It was 20 years ago that Gene Siskel Film Center director of programming, Barbara Scharres, first launched the Black Harvest Film Festival that continues to be the main theatrical exhibition vehicle for the underserved African American independent film market.
“We identified a cultural need in Chicago, and have been working to serve it ever since the first Black Harvest,” Scharres says.
“The festival is always a work in progress. We keep trying to meet the challenge of doing it better, and reaching more audiences every time.”
The 20th Annual Black Harvest Film Festival runs Aug. 1-28 at the Siskel Center. Ch. 5 reporter LeeAnn Trotter hosts opening night, when the Deloris Jordan Award for Excellence in Community Leadership will be presented to Chaz and, posthumously, Roger Ebert.
Danny Glover headlines closing night, with From Above on Aug. 28. Bill Duke appears with a new 35mm print of his 1991 picture A Rage in Harlem.
Featured local movies, with filmmakers attending, include Daniel Nearing’s Hogtown, Deri Tyton’s Finding Forever in Love, Joshua MacNeal’s The 4th Meeting, and Derek Dow’s Condoms.
International and American black films showcased
Scharres founded the festival in 1994 after the dissolution of the 1982-1993 Blacklight Film Festival at venues including Siskel and the DuSable Museum of African American History.
Remarking on Black Harvest’s 10th anniversary in 2004, she said “Our philosophy then was the same as it is now, to present films of the African Diaspora, not only new films from Africa, but the strongest selection we can assemble of international black films as well as African American films.”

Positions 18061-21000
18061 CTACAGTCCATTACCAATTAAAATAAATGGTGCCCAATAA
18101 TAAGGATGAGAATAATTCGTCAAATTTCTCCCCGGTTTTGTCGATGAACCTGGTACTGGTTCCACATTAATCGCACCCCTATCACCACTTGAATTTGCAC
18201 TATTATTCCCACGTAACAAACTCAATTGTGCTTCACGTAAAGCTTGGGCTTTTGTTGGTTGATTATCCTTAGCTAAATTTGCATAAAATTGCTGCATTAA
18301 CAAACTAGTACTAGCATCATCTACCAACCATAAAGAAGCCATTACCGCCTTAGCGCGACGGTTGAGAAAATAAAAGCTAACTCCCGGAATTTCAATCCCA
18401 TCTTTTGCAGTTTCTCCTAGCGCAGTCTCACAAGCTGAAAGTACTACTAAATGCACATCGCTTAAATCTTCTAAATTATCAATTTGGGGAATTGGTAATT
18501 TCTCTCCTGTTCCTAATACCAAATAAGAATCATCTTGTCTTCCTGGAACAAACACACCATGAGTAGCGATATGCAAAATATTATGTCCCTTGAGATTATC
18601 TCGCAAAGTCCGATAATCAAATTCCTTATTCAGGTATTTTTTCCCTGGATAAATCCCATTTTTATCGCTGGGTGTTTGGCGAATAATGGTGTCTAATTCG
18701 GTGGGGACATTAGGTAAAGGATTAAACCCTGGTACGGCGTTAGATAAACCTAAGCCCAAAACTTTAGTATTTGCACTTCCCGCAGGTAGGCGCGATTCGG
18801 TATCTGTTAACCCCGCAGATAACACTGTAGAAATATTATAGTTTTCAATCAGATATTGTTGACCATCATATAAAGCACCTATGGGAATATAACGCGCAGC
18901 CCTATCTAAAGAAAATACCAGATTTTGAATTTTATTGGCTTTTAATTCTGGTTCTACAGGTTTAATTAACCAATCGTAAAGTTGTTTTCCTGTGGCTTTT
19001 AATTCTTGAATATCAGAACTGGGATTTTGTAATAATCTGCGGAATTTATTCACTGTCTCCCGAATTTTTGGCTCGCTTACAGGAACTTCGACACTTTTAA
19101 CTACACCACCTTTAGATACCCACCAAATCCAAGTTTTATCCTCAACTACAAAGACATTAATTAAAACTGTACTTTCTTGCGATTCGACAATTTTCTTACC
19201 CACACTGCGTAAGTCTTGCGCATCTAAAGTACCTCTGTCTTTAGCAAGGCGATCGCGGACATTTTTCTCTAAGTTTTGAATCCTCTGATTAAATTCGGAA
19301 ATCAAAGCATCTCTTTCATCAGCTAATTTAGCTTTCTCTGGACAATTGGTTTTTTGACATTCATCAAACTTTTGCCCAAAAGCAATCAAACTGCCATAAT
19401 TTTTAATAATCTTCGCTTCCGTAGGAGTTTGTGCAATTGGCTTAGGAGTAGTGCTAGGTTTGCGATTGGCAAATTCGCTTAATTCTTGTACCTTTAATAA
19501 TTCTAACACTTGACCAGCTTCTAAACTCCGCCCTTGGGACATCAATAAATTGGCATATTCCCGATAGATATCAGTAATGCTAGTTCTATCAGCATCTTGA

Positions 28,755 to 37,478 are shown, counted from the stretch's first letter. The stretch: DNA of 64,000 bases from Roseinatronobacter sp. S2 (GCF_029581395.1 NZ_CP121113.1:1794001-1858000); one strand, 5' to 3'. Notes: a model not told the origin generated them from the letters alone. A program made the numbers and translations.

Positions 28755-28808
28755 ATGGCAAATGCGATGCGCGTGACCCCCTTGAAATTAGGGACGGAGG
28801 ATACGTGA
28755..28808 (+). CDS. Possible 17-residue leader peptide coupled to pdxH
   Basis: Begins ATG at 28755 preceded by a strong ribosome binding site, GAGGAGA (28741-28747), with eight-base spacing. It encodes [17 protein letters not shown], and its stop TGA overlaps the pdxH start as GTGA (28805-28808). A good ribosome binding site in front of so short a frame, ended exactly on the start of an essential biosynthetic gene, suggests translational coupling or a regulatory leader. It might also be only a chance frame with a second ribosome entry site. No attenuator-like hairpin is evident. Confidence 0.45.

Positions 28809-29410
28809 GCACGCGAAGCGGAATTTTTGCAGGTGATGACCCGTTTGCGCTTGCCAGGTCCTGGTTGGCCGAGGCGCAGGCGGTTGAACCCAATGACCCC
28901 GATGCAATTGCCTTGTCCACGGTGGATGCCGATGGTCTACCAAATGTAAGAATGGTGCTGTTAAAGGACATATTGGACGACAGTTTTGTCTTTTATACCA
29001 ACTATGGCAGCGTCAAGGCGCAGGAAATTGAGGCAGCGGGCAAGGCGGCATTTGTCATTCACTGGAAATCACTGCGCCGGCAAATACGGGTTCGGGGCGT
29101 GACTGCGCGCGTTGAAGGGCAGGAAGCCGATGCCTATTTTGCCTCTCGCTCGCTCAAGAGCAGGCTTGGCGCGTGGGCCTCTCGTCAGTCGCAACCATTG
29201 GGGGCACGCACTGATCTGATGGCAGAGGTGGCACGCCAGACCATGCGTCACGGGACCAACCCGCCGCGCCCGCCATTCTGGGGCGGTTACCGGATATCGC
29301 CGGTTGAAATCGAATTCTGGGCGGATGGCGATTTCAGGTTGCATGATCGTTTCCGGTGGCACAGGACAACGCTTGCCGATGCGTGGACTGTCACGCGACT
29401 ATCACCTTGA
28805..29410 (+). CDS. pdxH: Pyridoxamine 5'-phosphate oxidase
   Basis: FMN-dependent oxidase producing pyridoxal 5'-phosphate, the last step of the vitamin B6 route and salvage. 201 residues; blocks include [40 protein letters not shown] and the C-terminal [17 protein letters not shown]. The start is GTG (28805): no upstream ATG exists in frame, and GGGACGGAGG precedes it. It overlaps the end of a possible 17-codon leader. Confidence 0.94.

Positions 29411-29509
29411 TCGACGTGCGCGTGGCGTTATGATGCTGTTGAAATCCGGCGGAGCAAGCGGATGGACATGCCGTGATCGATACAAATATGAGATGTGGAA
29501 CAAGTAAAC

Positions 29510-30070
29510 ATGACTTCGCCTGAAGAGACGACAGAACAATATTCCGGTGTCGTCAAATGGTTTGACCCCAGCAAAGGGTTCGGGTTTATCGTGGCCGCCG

Scharres says that over the years the festival has increased its focus on African American independent film, particularly local work, while maintaining a strong international component.
In 2004 Scharres noted the uptick in local and independent productions, lauding the presence of six Chicago films in that year’s fest, a number that seems less remarkable today. “There seems to be a really vibrant and growing African American film movement in Chicago,” she said then.
That wave of grassroots production has only grown in the ensuing 10 years, even as industry support for African American film has remained relatively elusive.
“We’ve seen the number of young and emerging directors increase tremendously over the years,” Scharres says today. “The digital revolution has been a key factor in empowering new filmmakers.
“We never cease to be astonished at the number of filmmakers we encounter who have made features completely with their own resources and no support systems of any kind other than friends and family.”
The Black Harvest Community Council has introduced programs to bring out new audiences, like date nights and parties. In an effort to reach audiences that might not make it downtown to the Siskel Center, the festival has brought past festival selections to Chicago Public Library branches.
“We plan to increase these extras,” Scharres says.